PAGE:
by Hannah Neary
The manager of Salt Bae’s much-ridiculed London restaurant has spoken out for the first time – defending its insane prices.
The boss of Nusr-Et Steakhouse has clapped back about the eye-watering cost of dishes, like gold-covered steak and £50 cappuccinos.
Mr Mehmed said the Knightsbridge restaurant serves the best meat in the world and backlash over five figure bills is “just talk” in an exclusive interview with the Local Democracy Reporting Service.
Salt Bae – real name Nusret Gökçe – is a Turkish chef and social media star, who went viral for his seductive meat seasoning and cooking techniques in 2017.
He has multiple steak restaurants around the world, including his native country.
After opening its doors to Londoners in September, the restaurant has come under fire with diners complaining of a £37,000 bill and others saying they paid £2,000 to be “treated like babies”.
But Mr Mehmed is not phased by the haters, insisting you get what you pay for.
He said: “Some people, they want to just talk.
“People have complained because they have seen bills on social media for people who’ve paid £10,000 for a bottle of wine.
“But you can find these prices all around London. The service and the quality we are providing is extremely high.
“It’s more interactive than most restaurants – we cook and prepare the food in front of you, like our traditional baklava, which is a very popular dessert.”
Gold leaf ‘doesn’t improve the taste’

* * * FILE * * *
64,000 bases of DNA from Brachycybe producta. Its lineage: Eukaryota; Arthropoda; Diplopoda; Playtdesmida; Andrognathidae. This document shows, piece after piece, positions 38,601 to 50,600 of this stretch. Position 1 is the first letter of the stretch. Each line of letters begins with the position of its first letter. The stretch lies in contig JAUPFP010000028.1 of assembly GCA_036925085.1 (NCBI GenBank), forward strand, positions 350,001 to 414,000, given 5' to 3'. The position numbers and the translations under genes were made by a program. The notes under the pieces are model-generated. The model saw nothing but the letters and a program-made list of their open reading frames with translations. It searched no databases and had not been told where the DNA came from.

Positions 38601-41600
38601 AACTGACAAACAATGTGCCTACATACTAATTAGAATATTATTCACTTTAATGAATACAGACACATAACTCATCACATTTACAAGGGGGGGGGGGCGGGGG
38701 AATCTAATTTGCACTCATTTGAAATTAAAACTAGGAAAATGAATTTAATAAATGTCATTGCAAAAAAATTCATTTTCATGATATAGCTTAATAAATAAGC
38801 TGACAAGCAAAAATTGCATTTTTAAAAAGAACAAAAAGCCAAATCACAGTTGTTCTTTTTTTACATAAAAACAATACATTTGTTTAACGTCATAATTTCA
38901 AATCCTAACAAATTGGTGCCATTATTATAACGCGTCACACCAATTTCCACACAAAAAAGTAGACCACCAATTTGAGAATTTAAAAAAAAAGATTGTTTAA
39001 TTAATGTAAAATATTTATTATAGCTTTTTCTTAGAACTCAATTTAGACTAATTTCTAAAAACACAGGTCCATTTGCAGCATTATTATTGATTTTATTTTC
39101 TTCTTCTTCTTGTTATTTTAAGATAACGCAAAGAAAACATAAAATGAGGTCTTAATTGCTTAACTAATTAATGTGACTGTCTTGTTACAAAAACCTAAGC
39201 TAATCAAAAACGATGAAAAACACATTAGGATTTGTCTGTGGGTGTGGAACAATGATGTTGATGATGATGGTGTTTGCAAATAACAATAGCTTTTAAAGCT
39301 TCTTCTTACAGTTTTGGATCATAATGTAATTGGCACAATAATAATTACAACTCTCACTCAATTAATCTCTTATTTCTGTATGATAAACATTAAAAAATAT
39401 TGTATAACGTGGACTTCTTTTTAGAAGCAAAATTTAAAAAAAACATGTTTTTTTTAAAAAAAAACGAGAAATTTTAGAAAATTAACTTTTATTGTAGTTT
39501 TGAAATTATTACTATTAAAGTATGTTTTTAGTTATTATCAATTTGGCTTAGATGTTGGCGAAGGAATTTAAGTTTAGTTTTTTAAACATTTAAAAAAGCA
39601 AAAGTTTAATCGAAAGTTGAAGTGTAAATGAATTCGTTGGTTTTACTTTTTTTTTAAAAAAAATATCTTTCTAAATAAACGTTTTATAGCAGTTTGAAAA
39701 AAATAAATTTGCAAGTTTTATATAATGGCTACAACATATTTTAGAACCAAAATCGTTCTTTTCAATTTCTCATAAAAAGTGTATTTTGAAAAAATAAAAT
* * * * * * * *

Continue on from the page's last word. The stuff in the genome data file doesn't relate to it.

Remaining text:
Items on the menu include an £850 steak peppered in gold and a £100 burger.
But Mr Mehmed said the gold leaf makes no difference to meat. He added: “It doesn’t improve the taste or change the quality.”
Mr Mehmed said the most popular dish is Tomahawk steak, which can be covered in gold leaf for up to £1,450.
He said it is popular because of its great taste and because it is the piece of meat that made Mr Nusret famous after a video of him salting one went viral.
He added: “The gold steak is something different, it’s the best in London.”
They also do vegan dishes – a range of salads – that can also be sprinkled with gold if you fancy it.
Mr Mehmed insists all staff are given world-class training and try every single dish on the menu before working at the restaurant.
He said: “When I first tried them I was saying ‘wow’. Every single meat is very high quality.”
Salt Bae staff on low pay as whiskey sells for £25k
But despite their world-class skills, staff at the restaurant are paid pennies in comparison with the cost of the food.
One of their toilet attendants would need to work for three weeks to afford a gold steak and a chef’s hourly wage equates to a side of mashed potato.
When asked about this, Mr Mehmed avoided the question.
Despite the critics, a string of celebrity guests have eaten at the London joint, including David Beckham and Gemma Collins.
Mr Mehmed said: “We are also successful because the brand is popular and well-known with customers around the world.
“We show hospitality, we show everyone to their table and cut the meat in front of them.”
The restaurant has an air of exclusivity, with a gold barrier outside and blacked-out windows.
There is a giant picture of Salt Bae himself on a wall by the entrance, which countless customers pose next to for selfies.
The interior also feels more like a trendy bar than a high-end restaurant, with a strong theme of gold and copper throughout, presumably to match the gold on the dishes. Even the fire extinguishers are copper-coloured.
Mr Mehmed admits many items on the menu are expensive.
He says a glass of wine ranges from £12 to £50, or as much as £25,000 for whisky in a hand-crafted bottle.
But despite this, he insists the restaurant has something for everyone, including kids and diners on a lower budget.
The Nusr-Et steak houses are owned by Turkish hospitality company D.ream International, which also owns swanky sushi restaurant Roka and high-end restaurant Oblix at the Shard.
Mr Mehmed said the business has been a huge success so far.
The London branch has made more money than any of the company’s other restaurants world-wide, he claims.
“So far, so good,” he says with a wink.
(Sources : msn.com)